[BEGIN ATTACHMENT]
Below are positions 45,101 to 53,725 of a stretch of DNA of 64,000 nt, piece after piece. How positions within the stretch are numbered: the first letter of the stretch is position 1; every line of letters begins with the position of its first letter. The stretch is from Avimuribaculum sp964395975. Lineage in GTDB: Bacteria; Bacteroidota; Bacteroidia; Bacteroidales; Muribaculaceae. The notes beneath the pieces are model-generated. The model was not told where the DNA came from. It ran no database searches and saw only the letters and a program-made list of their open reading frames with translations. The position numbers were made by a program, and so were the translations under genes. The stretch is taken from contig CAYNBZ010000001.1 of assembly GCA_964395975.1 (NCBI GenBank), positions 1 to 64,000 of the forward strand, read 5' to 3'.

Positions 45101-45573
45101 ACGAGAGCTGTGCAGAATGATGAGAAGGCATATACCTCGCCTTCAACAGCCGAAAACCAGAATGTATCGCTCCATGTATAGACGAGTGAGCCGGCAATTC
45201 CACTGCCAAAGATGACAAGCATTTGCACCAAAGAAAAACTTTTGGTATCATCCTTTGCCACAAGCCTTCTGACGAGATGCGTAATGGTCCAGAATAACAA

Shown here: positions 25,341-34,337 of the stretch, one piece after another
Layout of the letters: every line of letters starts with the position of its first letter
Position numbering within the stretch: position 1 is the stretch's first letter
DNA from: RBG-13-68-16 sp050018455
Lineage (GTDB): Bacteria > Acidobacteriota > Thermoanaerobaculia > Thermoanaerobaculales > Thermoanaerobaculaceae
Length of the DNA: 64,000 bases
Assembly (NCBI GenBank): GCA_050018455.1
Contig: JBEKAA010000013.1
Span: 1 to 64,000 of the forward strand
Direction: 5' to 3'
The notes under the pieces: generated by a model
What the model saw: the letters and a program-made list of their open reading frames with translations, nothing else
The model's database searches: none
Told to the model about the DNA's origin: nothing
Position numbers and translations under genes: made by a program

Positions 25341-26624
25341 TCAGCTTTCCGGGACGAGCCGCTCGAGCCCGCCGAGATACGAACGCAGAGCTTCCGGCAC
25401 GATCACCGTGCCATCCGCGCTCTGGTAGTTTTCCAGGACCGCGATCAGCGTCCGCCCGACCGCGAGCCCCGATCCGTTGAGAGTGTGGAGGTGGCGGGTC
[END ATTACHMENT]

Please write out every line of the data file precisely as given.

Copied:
Below are positions 45,101 to 53,725 of a stretch of DNA of 64,000 nt, piece after piece. How positions within the stretch are numbered: the first letter of the stretch is position 1; every line of letters begins with the position of its first letter. The stretch is from Avimuribaculum sp964395975. Lineage in GTDB: Bacteria; Bacteroidota; Bacteroidia; Bacteroidales; Muribaculaceae. The notes beneath the pieces are model-generated. The model was not told where the DNA came from. It ran no database searches and saw only the letters and a program-made list of their open reading frames with translations. The position numbers were made by a program, and so were the translations under genes. The stretch is taken from contig CAYNBZ010000001.1 of assembly GCA_964395975.1 (NCBI GenBank), positions 1 to 64,000 of the forward strand, read 5' to 3'.

Positions 45101-45573
45101 ACGAGAGCTGTGCAGAATGATGAGAAGGCATATACCTCGCCTTCAACAGCCGAAAACCAGAATGTATCGCTCCATGTATAGACGAGTGAGCCGGCAATTC
45201 CACTGCCAAAGATGACAAGCATTTGCACCAAAGAAAAACTTTTGGTATCATCCTTTGCCACAAGCCTTCTGACGAGATGCGTAATGGTCCAGAATAACAA

Shown here: positions 25,341-34,337 of the stretch, one piece after another
Layout of the letters: every line of letters starts with the position of its first letter
Position numbering within the stretch: position 1 is the stretch's first letter
DNA from: RBG-13-68-16 sp050018455
Lineage (GTDB): Bacteria > Acidobacteriota > Thermoanaerobaculia > Thermoanaerobaculales > Thermoanaerobaculaceae
Length of the DNA: 64,000 bases
Assembly (NCBI GenBank): GCA_050018455.1
Contig: JBEKAA010000013.1
Span: 1 to 64,000 of the forward strand
Direction: 5' to 3'
The notes under the pieces: generated by a model
What the model saw: the letters and a program-made list of their open reading frames with translations, nothing else
The model's database searches: none
Told to the model about the DNA's origin: nothing
Position numbers and translations under genes: made by a program

Positions 25341-26624
25341 TCAGCTTTCCGGGACGAGCCGCTCGAGCCCGCCGAGATACGAACGCAGAGCTTCCGGCAC
25401 GATCACCGTGCCATCCGCGCTCTGGTAGTTTTCCAGGACCGCGATCAGCGTCCGCCCGACCGCGAGCCCCGATCCGTTGAGAGTGTGGAGGTGGCGGGTC